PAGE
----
The Agility Total Ankle Arthroplasty
Knecht, S., Estin, .M., Callaghan, J.J., Zimmerman, M. (2004). The Agility Total Ankle Arthroplasty. The Journal of Bone and Joint Surgery (American), 86, 1161-1171.
Scientific Literature Review
Reviewed by: Joseph K Park, DPM; Eric B Naasz, DPM; Brendan Riley, DPM
Residency Program: DVA Greater Los Angeles Healthcare System/Olive View-UCLA Medical Center
This article provides long-term results of the possible benefits of total ankle arthroplasty. Total ankle implants have been notoriously associated with failure since their inception. The Agility prosthesis by Depuy has now been utilized enough that long-term follow-up has shown favorable results providing an alternative to ankle joint
This is a retrospective study of all Agility total ankle replacements performed at the University of Iowa Department of Orthopaedics from 1984-1994. The primary preoperative diagnosis was posttraumatic arthritis (46%), but also included primary osteoarthritis (29%), rheumatoid arthritis (23%), and post infectious arthritis (2%). The patient average age at the time of surgery was 61 years (range 27-83 years), and the average weight was 85.5 kg (range 47-123kg). Follow up evaluation consisted of both (1) subjective evaluation with the use of The Ankle Osteoarthritis Scale and a short questionnaire to determine pain and disability satisfaction, and (2) post-operative radiographic evaluation including component subsidence, arc of component motion, angular migration, time until syndesmosis fusion, the presence of healing or healed fractures, peri-implant bone loss or lysis, and the presence of hindfoot arthritis.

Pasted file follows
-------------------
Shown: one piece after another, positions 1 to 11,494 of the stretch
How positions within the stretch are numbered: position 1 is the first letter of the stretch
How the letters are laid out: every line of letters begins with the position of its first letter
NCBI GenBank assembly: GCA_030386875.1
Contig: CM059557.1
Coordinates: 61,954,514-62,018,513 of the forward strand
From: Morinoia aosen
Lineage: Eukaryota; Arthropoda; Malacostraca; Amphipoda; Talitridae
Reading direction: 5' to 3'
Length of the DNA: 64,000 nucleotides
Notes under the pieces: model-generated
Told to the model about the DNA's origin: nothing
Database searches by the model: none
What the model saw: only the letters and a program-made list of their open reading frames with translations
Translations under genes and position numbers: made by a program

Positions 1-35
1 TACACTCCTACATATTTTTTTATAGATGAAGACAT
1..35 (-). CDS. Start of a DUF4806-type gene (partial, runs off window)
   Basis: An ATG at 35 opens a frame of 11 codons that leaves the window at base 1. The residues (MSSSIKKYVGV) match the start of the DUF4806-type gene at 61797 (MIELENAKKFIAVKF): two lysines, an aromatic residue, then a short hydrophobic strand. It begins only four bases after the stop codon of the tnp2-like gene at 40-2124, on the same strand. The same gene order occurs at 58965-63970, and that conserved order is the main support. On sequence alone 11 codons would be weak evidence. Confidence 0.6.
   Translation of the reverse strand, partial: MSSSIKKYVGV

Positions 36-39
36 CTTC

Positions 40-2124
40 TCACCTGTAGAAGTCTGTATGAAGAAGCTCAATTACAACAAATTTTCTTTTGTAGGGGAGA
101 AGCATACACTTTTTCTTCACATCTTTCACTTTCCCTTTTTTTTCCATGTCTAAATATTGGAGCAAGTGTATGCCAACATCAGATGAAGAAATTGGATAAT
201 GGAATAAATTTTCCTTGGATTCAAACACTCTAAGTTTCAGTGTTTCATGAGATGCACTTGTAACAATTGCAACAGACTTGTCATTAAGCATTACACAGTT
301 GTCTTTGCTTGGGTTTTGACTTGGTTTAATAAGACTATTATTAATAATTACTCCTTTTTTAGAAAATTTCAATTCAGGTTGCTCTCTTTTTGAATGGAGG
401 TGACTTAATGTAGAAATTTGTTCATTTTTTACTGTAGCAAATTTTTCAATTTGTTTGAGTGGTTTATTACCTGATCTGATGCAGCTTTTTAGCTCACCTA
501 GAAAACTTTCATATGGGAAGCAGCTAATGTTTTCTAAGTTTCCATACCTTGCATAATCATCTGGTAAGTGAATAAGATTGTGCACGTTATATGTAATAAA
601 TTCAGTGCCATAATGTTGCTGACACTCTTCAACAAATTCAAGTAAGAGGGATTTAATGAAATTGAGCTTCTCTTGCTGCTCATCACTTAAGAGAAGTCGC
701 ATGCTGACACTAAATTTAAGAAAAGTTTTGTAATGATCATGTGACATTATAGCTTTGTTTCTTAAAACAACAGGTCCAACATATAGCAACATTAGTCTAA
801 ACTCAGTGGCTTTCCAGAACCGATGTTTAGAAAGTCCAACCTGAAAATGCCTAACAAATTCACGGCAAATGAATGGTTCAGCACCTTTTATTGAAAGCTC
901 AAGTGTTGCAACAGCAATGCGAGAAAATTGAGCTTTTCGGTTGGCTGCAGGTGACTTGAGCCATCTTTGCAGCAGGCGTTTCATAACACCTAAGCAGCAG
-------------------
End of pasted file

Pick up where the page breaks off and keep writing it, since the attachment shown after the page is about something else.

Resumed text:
One hundred and thirty-two Agility total ankle replacements were performed in 126 patients. Fourteen ankle replacements (11%) required major revision consisting of complete revisional replacement or ankle joint arthrodesis secondary to infection, fracture, or component loosening or impaction. Secondary procedures were defined as any procedure in the foot or ankle related to the ankle replacement but not directly involving the ankle replacement components. These secondary procedures included most commonly syndemosis screw removal, but also included three triple arthrodeses, three subtalar arthrodesis, and two calcaneal osteotomies. In total, 46 of the 132 ankle replacements required some type of revision. However, more than 90% of the patients reported decreased pain and satisfaction with the outcome. Ninety-four percent stated that they would have the surgery again, and 97% would recommend the surgery to a friend.
On basis of these findings, the Depuy Agility total ankle arthroplasty was shown to produce a high percentage of patient satisfaction and function. However, it may require revisional procedures in order to combat component positioning and impaction. The Agility total ankle arthroplasty is a viable alternative to ankle joint arthrodesis.